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MAJOR ANNUAL EVENTS IN ST. TAMMANY ABITA SPRINGS OPRY Live from the Abita Springs Town Hall, the Opry, whose mission is to preserve and present Louisiana’s roots music, features old-time country, bluegrass and gospel performed on the original acoustic instruments, such as the banjo, mandolin, string bass, accordion, acoustic guitar and fiddle. The show is broadcast live on local television and radio stations monthly in the spring and fall. Call 892-0711 or go to www.abitaopry.com. ANTIQUE STREET FAIR Visitors crowd the streets of Slidell’s historic Olde Towne each spring and fall searching for antiques, china and vintage collectibles. Hundreds of antiques dealers and interior design specialists from around the country set up their wares in the streets of Olde Towne. The next street fair is scheduled for Oct. 24 and 25. Call 641-6316 or go to www.SlidellAntiques.com. ARTS EVENING Held in Olde Towne Slidell, Arts Evening is one of the largest cultural events on the Northshore. Held each fall, it is a celebration of visual and performing arts, dance and music showcasing the works of more than 100 local artists. Enjoy antiques shopping and dining as well. This year’s event is set for Nov. 7. 646-4375. CHRISTMAS UNDER THE STARS A spectacular seven-night event in December, the event transforms Slidell’s Griffith Park into a winter wonderland of holiday lights, decorated trees, a miniature train display and more. Live entertainment is also provided, with each night celebrating a different holiday theme. The festivities begin on Dec. 7. 646-4375. CRAWFISH COOK-OFF Held every April in Slidell’s Fritchie Park, the Crawfish Cook-off is one of St. Tammany’s biggest cook-off events. Over 50 teams compete for the title of “Best Tasting Crawfish,” and proceeds go to support the Hospice Foundation of the South. Attendees can enjoy performances from several live bands, games and other activities. 643-5470 GREAT LOUISIANA BIRD FEST Louisiana’s annual birding festival attracts wildlife enthusiasts from all over the country. Held in April, the festival features birding field trips and photography workshops guided by local experts to locations throughout the parish. 626-1238. HOLIDAY OF LIGHTS Opening ceremonies begin with a fireworks display, rides, thousands of lighs and a visit from Santa. Enjoy live entertainment, music and choral groups singing your favorite holiday carols, and view the spectacular light display on the Tammany Trace throughout the month of December. 867-9490. JAZZ ‘N THE VINES Outdoor concert series offering a variety of musical styles from jazz, swing and bluegrass. Bring your blanket, lawn chair, umbrella, flashlight, picnic fare and thirst for wine as you enjoy music under the stars. The next series begins on Sept. 12. Go to www.pontchartrainvineyards.com or call 892-9742.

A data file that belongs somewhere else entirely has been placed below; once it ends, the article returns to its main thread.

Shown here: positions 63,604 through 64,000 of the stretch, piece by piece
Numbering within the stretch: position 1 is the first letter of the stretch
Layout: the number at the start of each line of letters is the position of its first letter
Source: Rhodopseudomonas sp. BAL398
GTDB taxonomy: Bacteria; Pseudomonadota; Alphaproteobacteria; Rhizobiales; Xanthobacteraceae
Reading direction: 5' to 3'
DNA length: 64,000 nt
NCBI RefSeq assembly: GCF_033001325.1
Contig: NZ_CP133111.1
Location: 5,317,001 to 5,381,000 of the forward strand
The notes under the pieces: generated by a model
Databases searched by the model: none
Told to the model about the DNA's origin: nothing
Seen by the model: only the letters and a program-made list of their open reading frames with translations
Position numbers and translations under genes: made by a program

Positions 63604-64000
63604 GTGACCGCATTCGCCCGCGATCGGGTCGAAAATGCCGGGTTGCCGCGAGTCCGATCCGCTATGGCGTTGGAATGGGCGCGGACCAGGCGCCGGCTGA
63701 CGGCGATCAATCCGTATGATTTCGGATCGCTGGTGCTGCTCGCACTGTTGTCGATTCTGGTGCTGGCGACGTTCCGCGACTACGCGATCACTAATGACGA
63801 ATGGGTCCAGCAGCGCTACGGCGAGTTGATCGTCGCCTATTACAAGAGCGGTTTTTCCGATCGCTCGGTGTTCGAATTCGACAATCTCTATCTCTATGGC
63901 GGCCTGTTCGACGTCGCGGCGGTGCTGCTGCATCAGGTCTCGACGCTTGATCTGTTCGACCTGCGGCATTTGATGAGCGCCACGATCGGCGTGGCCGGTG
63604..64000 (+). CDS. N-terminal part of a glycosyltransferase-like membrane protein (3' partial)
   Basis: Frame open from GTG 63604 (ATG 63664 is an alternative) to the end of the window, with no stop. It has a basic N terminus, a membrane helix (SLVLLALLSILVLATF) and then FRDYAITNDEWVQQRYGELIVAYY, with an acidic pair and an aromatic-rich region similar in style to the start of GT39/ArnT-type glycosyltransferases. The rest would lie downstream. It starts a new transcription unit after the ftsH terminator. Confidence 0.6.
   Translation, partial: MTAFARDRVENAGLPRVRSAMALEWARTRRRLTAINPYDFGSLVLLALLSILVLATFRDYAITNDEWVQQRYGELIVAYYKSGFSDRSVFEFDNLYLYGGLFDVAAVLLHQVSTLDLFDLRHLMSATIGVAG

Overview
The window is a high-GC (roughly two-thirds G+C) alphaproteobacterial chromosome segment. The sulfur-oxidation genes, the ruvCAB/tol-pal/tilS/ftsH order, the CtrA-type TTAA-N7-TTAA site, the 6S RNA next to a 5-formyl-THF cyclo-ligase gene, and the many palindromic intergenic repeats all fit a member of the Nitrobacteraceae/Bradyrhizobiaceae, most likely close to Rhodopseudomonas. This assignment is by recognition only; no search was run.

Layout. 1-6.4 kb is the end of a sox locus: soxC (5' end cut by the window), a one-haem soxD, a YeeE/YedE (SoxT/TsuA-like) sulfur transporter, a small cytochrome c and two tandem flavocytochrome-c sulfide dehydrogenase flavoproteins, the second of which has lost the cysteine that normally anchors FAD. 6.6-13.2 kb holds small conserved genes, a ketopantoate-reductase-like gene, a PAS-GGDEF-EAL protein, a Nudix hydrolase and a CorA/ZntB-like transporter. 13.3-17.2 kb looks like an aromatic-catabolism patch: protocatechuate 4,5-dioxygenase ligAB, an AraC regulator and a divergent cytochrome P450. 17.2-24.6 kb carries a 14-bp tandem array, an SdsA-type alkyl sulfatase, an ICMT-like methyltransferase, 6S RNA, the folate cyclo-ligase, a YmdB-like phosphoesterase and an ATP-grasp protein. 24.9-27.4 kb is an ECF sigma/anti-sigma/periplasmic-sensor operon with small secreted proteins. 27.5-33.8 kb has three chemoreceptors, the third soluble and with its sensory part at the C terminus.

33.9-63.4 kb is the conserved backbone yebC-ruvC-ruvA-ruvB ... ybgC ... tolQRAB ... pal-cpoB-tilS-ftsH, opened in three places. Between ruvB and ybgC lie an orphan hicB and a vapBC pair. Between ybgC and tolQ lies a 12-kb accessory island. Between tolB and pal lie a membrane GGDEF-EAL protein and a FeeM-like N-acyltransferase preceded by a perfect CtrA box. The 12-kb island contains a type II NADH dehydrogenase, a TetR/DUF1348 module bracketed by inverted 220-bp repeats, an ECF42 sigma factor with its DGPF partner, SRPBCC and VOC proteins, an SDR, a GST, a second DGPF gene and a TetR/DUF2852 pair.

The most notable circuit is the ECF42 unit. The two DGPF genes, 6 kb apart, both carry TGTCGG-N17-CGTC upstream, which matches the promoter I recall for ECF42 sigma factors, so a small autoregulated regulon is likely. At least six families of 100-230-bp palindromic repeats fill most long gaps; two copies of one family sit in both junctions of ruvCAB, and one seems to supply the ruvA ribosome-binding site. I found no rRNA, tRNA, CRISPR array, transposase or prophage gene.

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LACOMBE CRAB COOK-OFF A celebration of southern Louisiana favorites—the great outdoors, live music and the Gulf Coast’s best seafood. Held each June under mosslade live oaks in Lacombe’s John Davis Park, the event features thousands of crabs prepared a variety of ways, including soft shell crab po’ boys. Visit www.lacombecrabcookofffestival.com or call 882-5528. LOUISIANA ALLIGATOR FESTIVAL Held for the first time this year, this festival was created for family and friends to enjoy musical entertainment, gator recipes prepared by regional chefs, a Miss and Mini-Miss St. Tammany Alligator Festival pageant, games for young and old, and artisans displaying their latest wares. Scheduled for Sept. 26-27 at the Koop Drive Trailhead in Mandeville. 639-8040.